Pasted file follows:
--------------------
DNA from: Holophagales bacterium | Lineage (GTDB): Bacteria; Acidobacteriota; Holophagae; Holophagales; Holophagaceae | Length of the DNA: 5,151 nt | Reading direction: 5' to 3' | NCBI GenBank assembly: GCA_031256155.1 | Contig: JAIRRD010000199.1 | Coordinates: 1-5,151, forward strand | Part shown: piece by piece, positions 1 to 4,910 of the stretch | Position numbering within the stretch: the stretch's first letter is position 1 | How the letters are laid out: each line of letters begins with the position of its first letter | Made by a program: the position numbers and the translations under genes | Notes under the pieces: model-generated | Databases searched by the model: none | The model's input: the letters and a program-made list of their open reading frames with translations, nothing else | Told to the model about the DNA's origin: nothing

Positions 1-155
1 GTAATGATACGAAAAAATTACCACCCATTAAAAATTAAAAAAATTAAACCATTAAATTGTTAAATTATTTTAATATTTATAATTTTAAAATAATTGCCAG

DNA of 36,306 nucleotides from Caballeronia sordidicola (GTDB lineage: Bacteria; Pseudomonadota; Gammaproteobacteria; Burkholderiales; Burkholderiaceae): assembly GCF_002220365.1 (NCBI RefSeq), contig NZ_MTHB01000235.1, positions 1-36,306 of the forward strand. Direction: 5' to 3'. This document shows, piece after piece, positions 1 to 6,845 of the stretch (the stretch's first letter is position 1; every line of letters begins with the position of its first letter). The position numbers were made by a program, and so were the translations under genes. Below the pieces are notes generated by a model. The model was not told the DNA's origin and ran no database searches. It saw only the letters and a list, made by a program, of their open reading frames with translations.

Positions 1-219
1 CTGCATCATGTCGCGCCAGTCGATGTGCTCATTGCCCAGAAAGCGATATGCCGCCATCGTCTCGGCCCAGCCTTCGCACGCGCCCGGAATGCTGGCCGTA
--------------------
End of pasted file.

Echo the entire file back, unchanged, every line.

DNA from: Holophagales bacterium | Lineage (GTDB): Bacteria; Acidobacteriota; Holophagae; Holophagales; Holophagaceae | Length of the DNA: 5,151 nt | Reading direction: 5' to 3' | NCBI GenBank assembly: GCA_031256155.1 | Contig: JAIRRD010000199.1 | Coordinates: 1-5,151, forward strand | Part shown: piece by piece, positions 1 to 4,910 of the stretch | Position numbering within the stretch: the stretch's first letter is position 1 | How the letters are laid out: each line of letters begins with the position of its first letter | Made by a program: the position numbers and the translations under genes | Notes under the pieces: model-generated | Databases searched by the model: none | The model's input: the letters and a program-made list of their open reading frames with translations, nothing else | Told to the model about the DNA's origin: nothing

Positions 1-155
1 GTAATGATACGAAAAAATTACCACCCATTAAAAATTAAAAAAATTAAACCATTAAATTGTTAAATTATTTTAATATTTATAATTTTAAAATAATTGCCAG

DNA of 36,306 nucleotides from Caballeronia sordidicola (GTDB lineage: Bacteria; Pseudomonadota; Gammaproteobacteria; Burkholderiales; Burkholderiaceae): assembly GCF_002220365.1 (NCBI RefSeq), contig NZ_MTHB01000235.1, positions 1-36,306 of the forward strand. Direction: 5' to 3'. This document shows, piece after piece, positions 1 to 6,845 of the stretch (the stretch's first letter is position 1; every line of letters begins with the position of its first letter). The position numbers were made by a program, and so were the translations under genes. Below the pieces are notes generated by a model. The model was not told the DNA's origin and ran no database searches. It saw only the letters and a list, made by a program, of their open reading frames with translations.

Positions 1-219
1 CTGCATCATGTCGCGCCAGTCGATGTGCTCATTGCCCAGAAAGCGATATGCCGCCATCGTCTCGGCCCAGCCTTCGCACGCGCCCGGAATGCTGGCCGTA